In contrast, a Weak Anthropic Principle (WAP) tends to imply chance. According to the logic of this formulation, just because we seem to fit perfectly in this universe, that doesn’t mean we were intended to– after all, if we didn’t fit we couldn’t notice it because we wouldn’t be here. Humorist/novelist Douglas Adams supported WAP by using the illustration of a sentient puddle who, noting that it fit perfectly into a hole in the ground, supposed that the hole had been made expressly for it, as opposed to it being made for the hole. Atheist debater Dan Barker and comedienne Julia Sweeney used a similar example of a person’s hand fitting perfectly into a glove and them assuming that the hand was made to fit into the glove instead of the glove to fit around the hand. In other words, WAP asserts that the appearance of design is illusory. However, other philosophers have claimed that in the case of the universe’s fine-tuning, we are dealing with something qualitatively different:

“[Philosopher John Leslie] gives the illustration of your being dragged before a firing squad of one hundred trained marksmen to be executed. The command is given: ‘Ready! Aim! Fire!’ You hear the deafening roar of the guns. And then you observe that you’re still alive, that all the one hundred trained marksmen missed! Now what do you conclude? ‘I really shouldn’t be surprised at the improbability of their all missing because if they hadn’t all missed, then I wouldn’t be here to be surprised about it. Since I am here, there’s nothing to be explained!’ Of course not! While it’s correct that you shouldn’t be surprised that you don’t observe that you are dead (since if you were dead, you could not observe the fact), nevertheless, it doesn’t follow that you shouldn’t be surprised that you do observe that you are alive. In view of the enormous improbability of the marksmen’s all missing, you ought to be very surprised that you observe that you are alive and so suspect that more than chance alone is involved…” –Reasonable Faith: Christian Truth and Apologetics by William Lane Craig

The eminent biologist and not-so-eminent-to-some atheist thinker Richard Dawkins has stated on numerous occasions that the teleological argument has, for him, more weight than any other theistic argument. While he feels that evolutionary theory removes much of its force in the biological realm, he still finds it difficult to account for fine tuning in the realm of physics (see pages 157-158 of the first edition of his book The God Delusion). In other words, the Strong Anthropic Principle (that we are here because we were intended to be) has some apparent explanatory power according to Dawkins. However, he rests this troubling difficulty on a (dare we call it?) faith that science will one day find a naturalistic explanation in physics that is as impressive as Darwinism is for biology.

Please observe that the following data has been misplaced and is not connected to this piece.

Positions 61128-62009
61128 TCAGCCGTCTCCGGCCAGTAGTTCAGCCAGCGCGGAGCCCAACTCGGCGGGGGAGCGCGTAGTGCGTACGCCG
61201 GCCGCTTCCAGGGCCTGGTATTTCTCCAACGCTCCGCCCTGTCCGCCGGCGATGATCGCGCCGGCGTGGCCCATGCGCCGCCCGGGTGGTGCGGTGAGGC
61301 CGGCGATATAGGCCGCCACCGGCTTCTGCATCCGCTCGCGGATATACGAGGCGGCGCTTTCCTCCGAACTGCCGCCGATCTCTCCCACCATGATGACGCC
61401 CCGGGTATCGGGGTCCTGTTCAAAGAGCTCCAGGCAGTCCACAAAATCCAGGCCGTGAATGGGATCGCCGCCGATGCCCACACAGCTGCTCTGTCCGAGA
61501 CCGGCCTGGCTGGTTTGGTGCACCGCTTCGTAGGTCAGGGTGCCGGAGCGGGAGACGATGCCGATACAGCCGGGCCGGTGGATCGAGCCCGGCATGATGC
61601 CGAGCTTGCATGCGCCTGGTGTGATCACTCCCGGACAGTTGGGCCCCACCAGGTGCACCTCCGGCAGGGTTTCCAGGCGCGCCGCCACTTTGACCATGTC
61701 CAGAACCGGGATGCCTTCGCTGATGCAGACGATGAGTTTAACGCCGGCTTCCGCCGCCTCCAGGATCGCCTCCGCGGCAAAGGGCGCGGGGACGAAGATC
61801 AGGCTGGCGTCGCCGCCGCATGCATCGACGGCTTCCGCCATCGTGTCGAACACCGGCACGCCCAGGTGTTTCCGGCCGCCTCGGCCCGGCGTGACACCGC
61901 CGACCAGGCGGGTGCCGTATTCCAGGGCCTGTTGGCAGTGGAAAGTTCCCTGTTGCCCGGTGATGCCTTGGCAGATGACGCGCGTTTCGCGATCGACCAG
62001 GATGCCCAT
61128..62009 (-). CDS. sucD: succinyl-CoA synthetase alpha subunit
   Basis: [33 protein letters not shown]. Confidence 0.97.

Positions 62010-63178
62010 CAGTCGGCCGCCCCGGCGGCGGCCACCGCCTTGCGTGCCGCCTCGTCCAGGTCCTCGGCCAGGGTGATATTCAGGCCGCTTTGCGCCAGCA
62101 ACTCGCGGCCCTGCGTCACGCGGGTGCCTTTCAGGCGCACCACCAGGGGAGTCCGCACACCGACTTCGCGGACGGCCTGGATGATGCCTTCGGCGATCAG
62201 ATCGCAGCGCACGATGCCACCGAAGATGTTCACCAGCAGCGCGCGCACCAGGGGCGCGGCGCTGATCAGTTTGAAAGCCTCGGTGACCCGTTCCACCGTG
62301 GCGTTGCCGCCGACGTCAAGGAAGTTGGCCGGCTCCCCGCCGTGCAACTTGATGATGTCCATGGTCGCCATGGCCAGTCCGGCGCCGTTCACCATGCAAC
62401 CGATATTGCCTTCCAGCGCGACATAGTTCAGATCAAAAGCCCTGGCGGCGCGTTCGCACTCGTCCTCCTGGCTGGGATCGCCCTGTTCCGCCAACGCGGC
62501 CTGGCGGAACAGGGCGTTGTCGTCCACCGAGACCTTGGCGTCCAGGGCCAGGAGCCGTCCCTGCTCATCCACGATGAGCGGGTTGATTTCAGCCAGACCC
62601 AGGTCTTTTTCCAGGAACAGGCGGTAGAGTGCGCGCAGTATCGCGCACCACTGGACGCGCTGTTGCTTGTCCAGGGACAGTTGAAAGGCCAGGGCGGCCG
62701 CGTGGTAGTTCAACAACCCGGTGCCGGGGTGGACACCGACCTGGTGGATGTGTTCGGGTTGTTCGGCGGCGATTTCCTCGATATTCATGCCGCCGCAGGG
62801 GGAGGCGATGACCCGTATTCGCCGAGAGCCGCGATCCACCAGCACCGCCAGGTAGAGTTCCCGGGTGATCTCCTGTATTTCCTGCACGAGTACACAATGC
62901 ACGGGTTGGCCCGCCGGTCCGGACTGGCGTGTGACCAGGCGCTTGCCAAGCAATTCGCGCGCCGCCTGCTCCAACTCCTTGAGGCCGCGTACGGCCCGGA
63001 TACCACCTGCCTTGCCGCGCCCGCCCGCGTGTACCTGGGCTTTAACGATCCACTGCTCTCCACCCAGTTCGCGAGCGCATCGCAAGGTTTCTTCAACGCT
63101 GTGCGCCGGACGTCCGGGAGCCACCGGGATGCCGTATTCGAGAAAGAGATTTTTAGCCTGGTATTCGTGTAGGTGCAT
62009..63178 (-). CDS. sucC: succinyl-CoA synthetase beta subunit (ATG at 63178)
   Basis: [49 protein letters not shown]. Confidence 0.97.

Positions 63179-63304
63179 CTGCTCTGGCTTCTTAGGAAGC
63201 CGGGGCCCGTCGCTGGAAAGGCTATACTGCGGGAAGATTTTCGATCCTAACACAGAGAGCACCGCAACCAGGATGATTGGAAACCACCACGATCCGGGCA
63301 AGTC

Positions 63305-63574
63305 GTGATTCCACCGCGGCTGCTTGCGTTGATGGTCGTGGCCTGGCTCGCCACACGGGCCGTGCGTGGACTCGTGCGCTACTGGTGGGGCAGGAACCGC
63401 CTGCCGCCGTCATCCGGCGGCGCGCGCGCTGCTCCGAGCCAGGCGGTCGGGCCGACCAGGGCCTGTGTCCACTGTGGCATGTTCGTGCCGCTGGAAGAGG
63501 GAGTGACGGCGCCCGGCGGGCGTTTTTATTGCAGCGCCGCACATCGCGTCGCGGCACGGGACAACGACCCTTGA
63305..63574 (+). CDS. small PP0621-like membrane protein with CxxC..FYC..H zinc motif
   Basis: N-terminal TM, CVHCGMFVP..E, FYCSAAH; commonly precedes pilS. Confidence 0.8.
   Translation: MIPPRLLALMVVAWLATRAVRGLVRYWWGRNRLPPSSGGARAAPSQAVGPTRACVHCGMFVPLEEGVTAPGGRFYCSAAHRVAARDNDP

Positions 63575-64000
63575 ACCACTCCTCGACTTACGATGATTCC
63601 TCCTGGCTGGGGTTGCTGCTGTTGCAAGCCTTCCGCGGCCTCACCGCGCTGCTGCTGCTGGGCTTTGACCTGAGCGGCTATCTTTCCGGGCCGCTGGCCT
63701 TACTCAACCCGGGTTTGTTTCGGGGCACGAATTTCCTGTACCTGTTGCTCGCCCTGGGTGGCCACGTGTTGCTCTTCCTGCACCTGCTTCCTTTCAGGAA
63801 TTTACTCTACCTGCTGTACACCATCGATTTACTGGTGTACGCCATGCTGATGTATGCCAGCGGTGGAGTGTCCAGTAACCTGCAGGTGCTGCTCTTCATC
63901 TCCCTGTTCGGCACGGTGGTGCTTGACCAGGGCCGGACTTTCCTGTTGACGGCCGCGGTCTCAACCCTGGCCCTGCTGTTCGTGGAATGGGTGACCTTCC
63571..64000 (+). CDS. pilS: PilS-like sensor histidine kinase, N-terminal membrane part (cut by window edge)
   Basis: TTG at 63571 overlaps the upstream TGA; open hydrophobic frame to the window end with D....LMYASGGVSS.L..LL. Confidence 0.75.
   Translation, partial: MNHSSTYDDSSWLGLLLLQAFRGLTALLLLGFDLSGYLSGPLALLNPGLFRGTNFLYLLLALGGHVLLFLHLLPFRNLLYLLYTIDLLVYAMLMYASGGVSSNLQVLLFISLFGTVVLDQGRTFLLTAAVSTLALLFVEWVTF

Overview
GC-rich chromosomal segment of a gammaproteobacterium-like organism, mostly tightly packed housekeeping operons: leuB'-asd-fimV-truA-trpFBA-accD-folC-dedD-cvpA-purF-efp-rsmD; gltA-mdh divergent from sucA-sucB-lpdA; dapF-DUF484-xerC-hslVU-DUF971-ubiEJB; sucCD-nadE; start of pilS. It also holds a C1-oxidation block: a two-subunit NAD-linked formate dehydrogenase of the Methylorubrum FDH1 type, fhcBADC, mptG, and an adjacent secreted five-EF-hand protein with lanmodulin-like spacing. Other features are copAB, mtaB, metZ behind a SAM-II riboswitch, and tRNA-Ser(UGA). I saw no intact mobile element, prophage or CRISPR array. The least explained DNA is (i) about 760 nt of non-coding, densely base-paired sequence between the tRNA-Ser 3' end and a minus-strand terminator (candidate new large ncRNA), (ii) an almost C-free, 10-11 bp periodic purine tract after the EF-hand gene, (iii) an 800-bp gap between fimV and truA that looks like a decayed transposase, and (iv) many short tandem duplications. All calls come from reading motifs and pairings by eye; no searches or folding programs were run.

Many atheists, following this type of thinking, have argued that theistic arguments are based on filling in gaps of current knowledge with superstition that will eventually be filled in by natural explanations. If we are to be patient, we will see solutions compatible with the philosophical presupposition of atheistic materialism. Of course, even if natural mechanisms were found that helped to fine-tune universal conditions, this would still not undermine the force of the teleological argument or the Strong Anthropic Principle. God can certainly intend the universe to produce conscious beings while still using natural mechanisms to achieve this goal. Perhaps He has done just this. In any case, the force of the teleological argument is felt by nearly all of us. We see what looks to be the mark of intentionality throughout the universe. Evidence of fine tuning may not be totally conclusive on an evidential framework (what evidence is?), but like all evidential arguments, it raises the likelihood of its conclusion considerably. When we examine the odds of fundamental constants (gravitation, the weak force, the strong force, etc.) having the precise values that they do, and this precision being necessary for a life-permitting universe, it is difficult to say that this argument has no force or that it doesn’t provide good evidence for a Creator.